Wednesday, May 05, 2010

Touché, at Last

"When teaching about sex replaces teaching about salvation as a defining mark of the church, something has clearly gone severely awry."

This is the most instantly quotable sentence from a recent essay in the online Journal of Lutheran Ethics. The odds are that most Egg readers have already seen it, since the link has been passed around with great excitement. While we aren't in love with the essay, we do like it, and hope that readers will also.

Jon Pahl (whom we do not know, despite his association with two institutions dear to us) is on the faculty of the Lutheran seminary in Philadelphia and has had a fellowship at the formerly Presbyterian university in Princeton. His essay reveals a number of tendencies which make us squirm with discomfort, particularly in this context: an affection for Rene Girard; a connection to the AELC; and a rhetorically unfortunate readiness to bash in passing the conventional bogeymen of American liberalism, such talk radio hosts, on the assumption that his readers already share his likes and dislikes. (Good for blogging, bad for academic discourse).

Even with these reservations, his essay is well worth reading, both for theological reasons and -- let's be frank -- tactical ones.

Theologically, he goes after CORE, the New ALC and the Word Alone Network from two angles. First, he demonstrates (with somewhat slender documentary evidence for our taste) that they are prone to many of the classical heresies -- namely, docetism, Donatism, and Pelagianism. This section of his argument is based on the "Common Confession," a document which lays out a distinctly inadequate ecclesiology, even by the modest standards of Lutheranism.

Pahl's use of the terms is a bit loose. For example, his accusation of docetism rests upon the idea that the CC holds up congregationalism and the "invisible church" beloved of some Lutherans, which magically exists outside of any actual human institution. Therefore, it is not the reality of the body of the man Jesus Christ which they question (as did the docetics of old) but the reality of the visible Church as the Body of Christ. Still, despite a small liberty with the term, he is onto something important. Those who diminish the importance of the institutional Church clearly do fail to "discern the Body," in just the sense that Paul meant it.

Second, Pahl attacks the CORE/NALC/WAN for participation in what might be thought of as a modern heresy, or cluster of heresies, the "American civil religion." The term is not always used consistently, but its coiner, sociologist Robert Bellah, meant it to identify a system of beliefs, symbols and rituals which exist outside of and parallel to those of conventional religious communities, and which connect the civil realm to the spiritual one in the popular imagination. It's not really all that modern, to be sure; there was a Roman civil religion long ago, with which Christianity found itself in memorable conflict.

This argument is strung out piecemeal through the essay, the organization of which Pahl describes in a comment below, but which we found confusing. Perhaps the most direct evidence that CORE et al. participate in the ACR comes late in his discussion of the Common Confession. After describing some of the obvious Scriptural and historical problems with the language of marriage as "one man to one woman," Pahl says:

Even more, the specific language of the way Lutheran CORE defines "marriage" has a quite clear historical origin, and it is not The Holy Bible or the Lutheran Confessions. Lutheran CORE's language that defines marriage as "between one man and one woman" is derived directly from the recent spate of DOMA Laws, or "Defense of Marriage Acts" that have emerged in federal and state legislation as efforts to keep gays and lesbians from the civil and economic rights that accrue to couples who marry. These laws are distinctively American, and they are unjust because they legitimize unnecessary violence — as I have argued in print elsewhere.38 By adopting the language of these unjust laws as part of their "Common Confession," Lutheran CORE reveals its loyalty not to the "great tradition" of biblical revelation and Christian creedal tradition, but instead to the imperial constructs of the American civil religion.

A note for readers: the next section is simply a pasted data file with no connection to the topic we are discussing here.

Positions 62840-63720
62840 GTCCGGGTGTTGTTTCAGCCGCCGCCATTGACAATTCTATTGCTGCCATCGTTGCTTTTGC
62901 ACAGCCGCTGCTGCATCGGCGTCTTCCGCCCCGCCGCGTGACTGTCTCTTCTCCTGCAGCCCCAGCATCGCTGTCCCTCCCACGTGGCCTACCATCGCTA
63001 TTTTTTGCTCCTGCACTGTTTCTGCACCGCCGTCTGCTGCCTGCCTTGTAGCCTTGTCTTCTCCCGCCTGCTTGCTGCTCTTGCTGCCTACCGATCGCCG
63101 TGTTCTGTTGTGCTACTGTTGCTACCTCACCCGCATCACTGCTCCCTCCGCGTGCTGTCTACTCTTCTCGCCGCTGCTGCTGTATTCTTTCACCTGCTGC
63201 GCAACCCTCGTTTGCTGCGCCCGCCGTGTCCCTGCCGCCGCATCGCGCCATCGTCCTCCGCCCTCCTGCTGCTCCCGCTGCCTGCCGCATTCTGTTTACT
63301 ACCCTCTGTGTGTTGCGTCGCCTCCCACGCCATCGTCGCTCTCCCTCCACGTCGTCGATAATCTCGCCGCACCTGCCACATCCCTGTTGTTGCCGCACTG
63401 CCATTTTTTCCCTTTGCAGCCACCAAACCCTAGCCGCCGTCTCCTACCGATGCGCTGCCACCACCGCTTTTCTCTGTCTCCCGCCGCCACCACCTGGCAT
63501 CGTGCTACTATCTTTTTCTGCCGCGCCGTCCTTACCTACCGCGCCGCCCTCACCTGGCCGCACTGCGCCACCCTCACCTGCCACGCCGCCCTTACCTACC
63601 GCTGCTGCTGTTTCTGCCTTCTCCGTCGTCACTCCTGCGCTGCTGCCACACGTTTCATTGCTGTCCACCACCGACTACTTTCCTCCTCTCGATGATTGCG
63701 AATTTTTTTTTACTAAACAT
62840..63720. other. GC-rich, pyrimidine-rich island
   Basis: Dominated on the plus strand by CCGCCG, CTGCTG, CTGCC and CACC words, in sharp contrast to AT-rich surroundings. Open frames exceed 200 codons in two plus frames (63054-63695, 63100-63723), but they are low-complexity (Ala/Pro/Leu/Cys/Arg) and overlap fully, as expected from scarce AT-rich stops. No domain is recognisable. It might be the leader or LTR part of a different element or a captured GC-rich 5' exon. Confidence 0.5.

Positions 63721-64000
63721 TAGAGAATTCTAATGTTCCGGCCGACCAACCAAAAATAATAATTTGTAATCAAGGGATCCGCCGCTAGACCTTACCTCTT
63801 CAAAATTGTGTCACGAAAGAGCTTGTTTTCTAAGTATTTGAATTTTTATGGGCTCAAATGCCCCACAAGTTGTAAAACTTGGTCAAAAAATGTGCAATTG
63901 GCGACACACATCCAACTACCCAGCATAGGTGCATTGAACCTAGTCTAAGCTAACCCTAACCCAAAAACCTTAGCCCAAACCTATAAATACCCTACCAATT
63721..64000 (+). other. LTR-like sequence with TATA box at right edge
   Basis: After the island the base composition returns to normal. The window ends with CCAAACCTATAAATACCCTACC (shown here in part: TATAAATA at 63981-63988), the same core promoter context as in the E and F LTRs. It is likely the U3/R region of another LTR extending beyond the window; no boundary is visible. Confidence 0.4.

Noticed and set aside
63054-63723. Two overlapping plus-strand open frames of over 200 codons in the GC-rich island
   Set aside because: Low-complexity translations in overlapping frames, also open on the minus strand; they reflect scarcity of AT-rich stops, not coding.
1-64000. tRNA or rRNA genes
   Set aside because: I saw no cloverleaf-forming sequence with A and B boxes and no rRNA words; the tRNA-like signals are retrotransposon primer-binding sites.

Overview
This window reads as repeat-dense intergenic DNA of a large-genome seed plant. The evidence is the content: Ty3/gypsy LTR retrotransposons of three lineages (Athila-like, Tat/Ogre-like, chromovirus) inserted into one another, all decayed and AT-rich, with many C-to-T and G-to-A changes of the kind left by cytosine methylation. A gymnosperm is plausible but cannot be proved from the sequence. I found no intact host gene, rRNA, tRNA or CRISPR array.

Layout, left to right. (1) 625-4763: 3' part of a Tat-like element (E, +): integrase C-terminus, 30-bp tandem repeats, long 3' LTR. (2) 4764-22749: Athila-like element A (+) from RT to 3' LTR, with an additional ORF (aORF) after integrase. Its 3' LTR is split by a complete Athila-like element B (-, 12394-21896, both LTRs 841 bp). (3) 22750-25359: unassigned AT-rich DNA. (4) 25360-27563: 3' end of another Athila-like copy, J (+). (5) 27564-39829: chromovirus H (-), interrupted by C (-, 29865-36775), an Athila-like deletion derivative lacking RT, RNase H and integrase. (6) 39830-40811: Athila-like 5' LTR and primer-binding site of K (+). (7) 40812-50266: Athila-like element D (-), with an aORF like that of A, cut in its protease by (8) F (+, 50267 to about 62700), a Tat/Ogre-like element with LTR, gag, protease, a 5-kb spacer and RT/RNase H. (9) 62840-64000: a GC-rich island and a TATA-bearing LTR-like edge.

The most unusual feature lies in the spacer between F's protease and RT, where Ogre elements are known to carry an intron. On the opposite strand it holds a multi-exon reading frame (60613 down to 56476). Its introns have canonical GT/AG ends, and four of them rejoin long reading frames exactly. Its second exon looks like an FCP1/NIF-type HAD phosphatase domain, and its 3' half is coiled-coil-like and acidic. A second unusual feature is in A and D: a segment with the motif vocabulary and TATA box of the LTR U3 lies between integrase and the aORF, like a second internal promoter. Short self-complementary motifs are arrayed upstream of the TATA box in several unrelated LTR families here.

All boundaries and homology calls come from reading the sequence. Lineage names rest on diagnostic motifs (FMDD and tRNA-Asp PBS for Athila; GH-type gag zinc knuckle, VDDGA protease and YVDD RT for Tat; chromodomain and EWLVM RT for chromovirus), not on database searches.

This is a neat trick, incidentally, since the accusation of "civil religion" has more typically been used by cultural conservatives against cultural liberals. Whether or not Pahl makes his case about civil religion, he does remind us quite nicely that everybody's idea of "what the church teaches" is conditioned by their own experience of what they were taught themselves, by word and example -- which is rarely quite what the Church actually means to teach.

Whatever its analytical strengths and weaknesses, which are both considerable, Pahl's essay is also instructive as an example of a tactic which we hope to see used a bit more frequently in the near future: the counterattack.

Over the years, the ELCA and its supporters have had comparatively little to say to or about those who criticize the church. The idea was probably to take the high road, rather than answering every little pissant snipe from the Herman Ottens of the world. But as the criticisms have gotten louder and dumber (despite coming, as some of them have lately, from extremely bright people -- we're thinking of you, Michael Root), it has seemed to us at the Egg that firmer and more bracing affirmations of the ELCA's convictions have been called for.

And by the same toke, so have more blunt assessments of the foolish arguments put forward by people who should know better. We at the Egg have taken a special delight in this latter field of endeavor, and so does Pahl. We especially enjoy, for example, his comments on Robert Benne, an ELCA theologian teaching at an ELCA college who has nonetheless taken to ranting about unnamed but sinister "elites" in the world of ELCA theological ethics. Pahl will have none of it:

... Benne imagines that the ELCA is in decline because it has accommodated itself to American "liberal Protestantism." "Skewed commitments," by which Benne means the liberalism of Lutherans in the ELCA, "led to dramatic membership losses." Apart from the fact that this is lousy history, it also reveals again American millennialist and dualistic scapegoating — someone must be to blame for declension — as a founding assumption underneath the movement.